By Eimear Ashe, Documentation Officer, National Museum of Ireland – Natural History.
NatSCA friends, I’d like to tell you a little about our current Inventory Project in the National Museum of Ireland (NMI) – Natural History. But first, back in 2009-2017, we ran a project that allowed us to catalogue 170,000 specimens in our collections management system (Adlib). We proposed another project to continue these efforts. The start date of the project regrettably coincided with the pandemic as well as the untimely loss of a key colleague (Dr Matthew Parkes). We regrouped and decided to postpone the physical inventory of objects and instead to focus on the work that could be done remotely by the team of inventory assistants.
On this project, I manage a team of three contracted inventory assistants. The cataloguers work on Natural History for two or three days per week, and other NMI projects for the rest of their week. I spend one full day each week doing project-related work, that is, supervision, answering queries, checking work and reporting.
So, what do this team do? Well, a number of years ago our main accession registers were scanned and those images are on our network and available to the team. Their job is two-fold – using the accession data they can either improve existing records or they can create completely new records.
Put yourself in the shoes of our cataloguers – they will read an acquisition such as the one above, and they must ensure that the data is entered into a new or an existing object record. For this acquisition, please trust me that the year was 1888 and the month was August. Firstly, the cataloguer must attempt to understand the antiquated handwriting and then transcribe the entire text into the “register entry” field in the object record:
This wonderfully enormous specimen is much beloved in our collection and public exhibition.
The cataloguers use this transcribed register entry to fill out the other available fields in the object record. Often this means creating new records in linked databases, such as Taxonomy:
The thesaurus, which holds geographical information:
The persons and institutions database:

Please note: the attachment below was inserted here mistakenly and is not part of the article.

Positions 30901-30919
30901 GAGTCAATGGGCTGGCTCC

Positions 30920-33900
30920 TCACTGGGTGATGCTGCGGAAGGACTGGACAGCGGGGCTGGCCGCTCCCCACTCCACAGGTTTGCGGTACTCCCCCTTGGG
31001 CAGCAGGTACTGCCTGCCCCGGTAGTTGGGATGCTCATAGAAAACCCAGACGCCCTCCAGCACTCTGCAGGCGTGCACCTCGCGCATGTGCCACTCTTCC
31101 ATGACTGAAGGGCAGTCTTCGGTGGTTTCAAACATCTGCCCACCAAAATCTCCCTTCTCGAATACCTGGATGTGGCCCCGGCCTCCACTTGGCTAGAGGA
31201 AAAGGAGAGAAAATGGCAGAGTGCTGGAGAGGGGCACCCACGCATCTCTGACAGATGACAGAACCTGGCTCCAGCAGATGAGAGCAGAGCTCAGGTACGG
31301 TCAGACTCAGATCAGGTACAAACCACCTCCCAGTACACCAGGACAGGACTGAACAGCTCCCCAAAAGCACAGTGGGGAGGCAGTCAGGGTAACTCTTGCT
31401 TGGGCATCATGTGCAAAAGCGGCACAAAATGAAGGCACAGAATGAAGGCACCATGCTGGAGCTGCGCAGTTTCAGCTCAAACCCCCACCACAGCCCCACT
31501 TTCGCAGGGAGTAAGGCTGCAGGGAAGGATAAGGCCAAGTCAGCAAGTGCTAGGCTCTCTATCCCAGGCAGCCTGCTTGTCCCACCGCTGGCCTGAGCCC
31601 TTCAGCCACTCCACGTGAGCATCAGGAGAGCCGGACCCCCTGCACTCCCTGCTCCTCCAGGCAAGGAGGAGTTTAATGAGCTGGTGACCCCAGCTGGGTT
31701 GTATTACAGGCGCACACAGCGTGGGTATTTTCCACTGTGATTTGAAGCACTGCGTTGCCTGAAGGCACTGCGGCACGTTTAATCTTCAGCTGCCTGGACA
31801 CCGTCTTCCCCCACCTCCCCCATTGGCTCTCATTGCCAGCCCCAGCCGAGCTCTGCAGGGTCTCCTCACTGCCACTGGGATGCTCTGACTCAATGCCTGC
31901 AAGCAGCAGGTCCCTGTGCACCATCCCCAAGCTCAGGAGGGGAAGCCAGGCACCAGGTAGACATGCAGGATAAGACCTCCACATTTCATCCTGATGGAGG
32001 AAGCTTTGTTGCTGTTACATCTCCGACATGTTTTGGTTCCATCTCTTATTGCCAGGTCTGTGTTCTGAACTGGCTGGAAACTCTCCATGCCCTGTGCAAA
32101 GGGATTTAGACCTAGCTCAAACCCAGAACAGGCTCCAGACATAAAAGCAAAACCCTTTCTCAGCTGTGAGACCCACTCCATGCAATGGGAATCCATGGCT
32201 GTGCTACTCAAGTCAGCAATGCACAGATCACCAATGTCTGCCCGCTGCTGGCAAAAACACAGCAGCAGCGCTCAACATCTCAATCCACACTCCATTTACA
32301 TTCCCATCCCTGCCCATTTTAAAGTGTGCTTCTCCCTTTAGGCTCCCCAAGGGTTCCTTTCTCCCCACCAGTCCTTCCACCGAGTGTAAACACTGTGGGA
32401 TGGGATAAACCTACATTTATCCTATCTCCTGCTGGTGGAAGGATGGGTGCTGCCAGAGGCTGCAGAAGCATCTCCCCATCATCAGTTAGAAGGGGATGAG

Above is Williams & Son, the well-respected Dublin firm of taxidermists who prepared the specimen.
So, where does the sheriff come into it? The donor, “De V. Kane, Esq.”, was discovered to be William Francis de Vismes Kane. Kane was Exmouth-born, but lived in Monaghan, in the northern province of Ulster. He was assigned the role of county Sheriff in 1865. The “High Sheriff of Monaghan” was the crown’s representative in Co. Monaghan. This role was abolished 100 years ago, in 1922, when the Irish Free State seceded from the United Kingdom.
Kane was an enthusiastic entomologist and naturalist, and lived in the now derelict, but once beautiful Drumreaske House. He donated 45 zoological specimens and countless entomological specimens to the NMI.
This example from the project is just one from the body of 50,000 object records worked on by the team so far. In addition, thousands of taxonomy, geography, and persons and institutions records have been created and improved.
Here is a synopsis of the workflow:
I manage using Prince2 project management principles in order to ensure high quality, excellent communications and good progress control. The work began with the most recent registers in order to allow the workers to adapt to the terminology and the handwriting and this has worked well. One of the greatest risks in a cataloguing project like this is losing skilled, trained workers, and this is even greater when one must contract workers rather than employ them directly.
Productivity in this project has averaged 236 records per person per day, although this is skewed upwards by some large acquisitions which could be processed quickly in an automated manner. The median is 51 per person per day.
Firstly, the register entry provides a description of each specimen, and a description helps us become Spectrum-compliant. Secondly, creating new records in our database gives us a chance to match up “temporary” numbers in our database to legitimate acquisitions that were not easily searchable in the past. Thirdly, this work will improve online accessibility. We are currently working towards publishing our collections on our website, and all records must reach our minimum catalogue standard before they are released. Similar to many of you, we are also hoping to contribute more data to global aggregators in the future and the groundwork being done now is making great strides towards this outcome.
Many thanks to my curatorial and registration colleagues for their support with this project. Chats are welcome via firstname.lastname@example.org or www.linkedin.com/in/eimear-ashe-a91a9113a
Great work and an interesting read,even for someone like me who knows nothing on this subject.
It must be very exciting to be face to face with the personality,handwriting and terminology used by an eager Natural History follower from an entry in a 19th century Register.
Keep up the great work.
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